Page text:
Browsing "Agriculture"

Foxhound Hunting Operation Vindicated in Colorado: a Roadmap for the Future

On Friday, July 13, Dr. Alison Brown, whose rural American foxhound hunting operation had been attacked and vilified by two county residents was awarded more than $550,000 in defamation, reputational damage, lost revenue, and additional security costs incurred due to threats she received after being defamed.

Based in rural Chaffee County, Colorado, Dr. Brown’s operation became the target of two other residents, Chris Vely and Laura Barton, who wanted Brown’s dogs either silenced or removed entirely. Vely and Barton filed civil suits and criminal complaints, handed out fliers, and posted a Change.org petition against Brown. The online petition and flier were the items containing false and defamatory claims.

Also important here, is that her operation was deemed agricultural in nature; while Brown’s pack of American foxhounds do not kill coyotes, their presence reduces the presence of coyotes, which is a service to local ranchers. Several ranchers also testified that Brown’s hounds were not detrimental to their livestock, contrary to claims made by her opponents. The reason this is important is that it protects Brown’s operation under Chaffee County’s Right to Farm and Ranch ordinances. It also led to one of the more humorously apt statements made during the case:

“People move to rural areas and then expect that the manure pile next door wouldn’t smell, the farm equipment should have mufflers, that farm dogs don’t bark – that kind of thing. Rural zones are expected to have rural uses.”

It is highly encouraging that the parties using lies and defamation didn’t simply fail to win: they were held accountable for their harmful statements and countersued. As more and more honest people stand up for themselves like this (something that, unfortunately, takes time and money), the fewer frivolous and opportunistic cases like Brown’s we will see. For too long, organizations like PETA and HSUS have happily painted their targets as nasty caricatures, while using grossly outdated and inaccurate information in their campaigns. And for too long, the targets of these organization have been left too financially and emotionally spent – and intimidated – to fight back. But the now very real threat of counter-litigation changes the playing field dramatically; at the very least, animal rights organizations will be forced to do some actual fact checking before attacking an individual, hobby, or industry. And this is a huge, and positive change.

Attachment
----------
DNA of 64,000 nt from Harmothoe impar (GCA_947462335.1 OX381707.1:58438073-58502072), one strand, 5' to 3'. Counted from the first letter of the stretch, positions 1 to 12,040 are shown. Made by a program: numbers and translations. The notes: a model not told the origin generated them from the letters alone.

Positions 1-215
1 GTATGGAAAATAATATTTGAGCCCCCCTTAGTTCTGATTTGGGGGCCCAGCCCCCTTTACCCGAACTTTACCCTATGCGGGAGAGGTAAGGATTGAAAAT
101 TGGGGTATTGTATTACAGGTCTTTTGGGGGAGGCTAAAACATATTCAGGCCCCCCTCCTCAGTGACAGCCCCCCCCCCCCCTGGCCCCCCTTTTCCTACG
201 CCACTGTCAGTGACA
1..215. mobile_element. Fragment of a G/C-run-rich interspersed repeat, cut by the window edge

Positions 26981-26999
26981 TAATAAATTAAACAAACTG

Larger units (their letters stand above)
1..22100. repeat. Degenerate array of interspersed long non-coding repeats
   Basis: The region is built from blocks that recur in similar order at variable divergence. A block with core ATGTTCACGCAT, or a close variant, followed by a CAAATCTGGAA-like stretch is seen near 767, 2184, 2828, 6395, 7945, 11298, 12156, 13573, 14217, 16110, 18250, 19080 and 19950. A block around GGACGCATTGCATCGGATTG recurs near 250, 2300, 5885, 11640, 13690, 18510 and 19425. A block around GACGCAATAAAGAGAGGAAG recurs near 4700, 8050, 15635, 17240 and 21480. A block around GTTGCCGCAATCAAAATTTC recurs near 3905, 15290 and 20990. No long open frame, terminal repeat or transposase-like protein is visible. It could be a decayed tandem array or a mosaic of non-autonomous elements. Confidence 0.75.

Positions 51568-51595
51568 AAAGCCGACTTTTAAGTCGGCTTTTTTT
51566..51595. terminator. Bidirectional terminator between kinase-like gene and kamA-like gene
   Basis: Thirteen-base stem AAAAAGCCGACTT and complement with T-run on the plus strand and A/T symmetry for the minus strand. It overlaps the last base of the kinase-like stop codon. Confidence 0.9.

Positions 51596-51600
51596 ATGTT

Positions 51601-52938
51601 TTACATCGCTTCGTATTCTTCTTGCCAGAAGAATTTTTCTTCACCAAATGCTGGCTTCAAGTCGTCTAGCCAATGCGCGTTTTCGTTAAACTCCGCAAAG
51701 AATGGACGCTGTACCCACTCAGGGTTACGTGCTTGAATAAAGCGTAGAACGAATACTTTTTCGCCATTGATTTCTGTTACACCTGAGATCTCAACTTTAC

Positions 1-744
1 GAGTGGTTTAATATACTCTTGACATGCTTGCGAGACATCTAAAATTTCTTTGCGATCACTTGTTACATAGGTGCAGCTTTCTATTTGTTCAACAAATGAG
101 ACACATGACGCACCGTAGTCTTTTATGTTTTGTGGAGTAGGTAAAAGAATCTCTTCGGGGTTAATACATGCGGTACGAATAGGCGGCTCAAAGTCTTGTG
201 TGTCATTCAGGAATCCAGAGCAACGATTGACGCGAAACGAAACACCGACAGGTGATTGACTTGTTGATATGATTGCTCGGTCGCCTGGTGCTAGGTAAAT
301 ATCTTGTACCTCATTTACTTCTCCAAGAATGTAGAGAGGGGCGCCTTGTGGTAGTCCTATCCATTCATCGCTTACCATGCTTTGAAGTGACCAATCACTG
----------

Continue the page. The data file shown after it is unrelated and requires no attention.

Alison Brown’s American Foxhounds. Image used with permission.

Notes & Quotes

A few final notes: While Col. Dennis Foster, former executive director of Masters of Foxhounds and board member of NAIA Trust, doesn’t particularly like seeing his name praised in print, we are going to praise him anyway!  We are immensely grateful that Dennis recognized the importance of this case, felt compelled to get involved, and used his years of experience to support Dr. Brown, all at his own expense. His expert testimony was no doubt a huge factor in Brown’s victory, and for this, we can’t praise him enough!

We also contacted Dr. Brown, and she had this to add:

I also want to say how grateful I am to Col Foster and the many other witnesses who came forward to give testimony at this case. I am incredibly proud of my Chaffee County neighbors and friends in the foxhunting community who were appalled by the actions my neighbors took and who helped me fight and win this landmark case.

Click here for an interview with Dr. Brown offering more personal and detailed information of this case.

Aug 31, 2015 - Agriculture    No Comments

Learning Valuable Skills Beehind Bars

So by now we all know about those neat programs where prison inmates train dogs, but I bet you didn’t know there are now 12 prisons in Washington state, part of the “Sustainability in Prisons Project,” where prisoners are trained in the art of beekeeping! Some are even considering turning these skills into a career when they are released:

Boysen plans to start his own hives and sell organic honey for a living. He’s excited about helping struggling bee populations recover their future. They’ve helped him recover a future too.

“You feel like you’re doing something not only for your own benefit, but for the rest of the world,” he said.

Now it may be tempting to laugh this off as an example of “good intentions gone kooky,” but it is a lot more than that: bees are incredibly important to agriculture. And hey, if somebody learns skills that help sustain bee populations, while at the same time gaining useful life and vocational skills, that sounds like a good deal to us!

 

Jens Beekeeper 2nd Visit

Jens Beekeeper 2nd Visit

Where do urban chickens go when they’re done laying eggs?

When an urban chicken’s egg-laying days are over, she might become dinner, she might live out her life as a pest-eating pet, or she might even be moved into a  “retirement home” for aging urban chickens.

A far-fetched idea in decades past, the poultry-retirement home’s existence serves as a reminder of the growing popularity of urban farming,* the need for animal owners to plan ahead for the lifetime of their animals, and a portrait of the “livestock-as-pet” phenomena that probably occurs more often than many farmers admit.

Do you keep chickens? And if so, what are your opinions on a “retirement home” service like this?

Stella the friendly urban chicken, one of NAIA’s regular subscribers.

* Portland, Oregon has more than 26 times the number of urban chicken permits today as it did twelve years ago.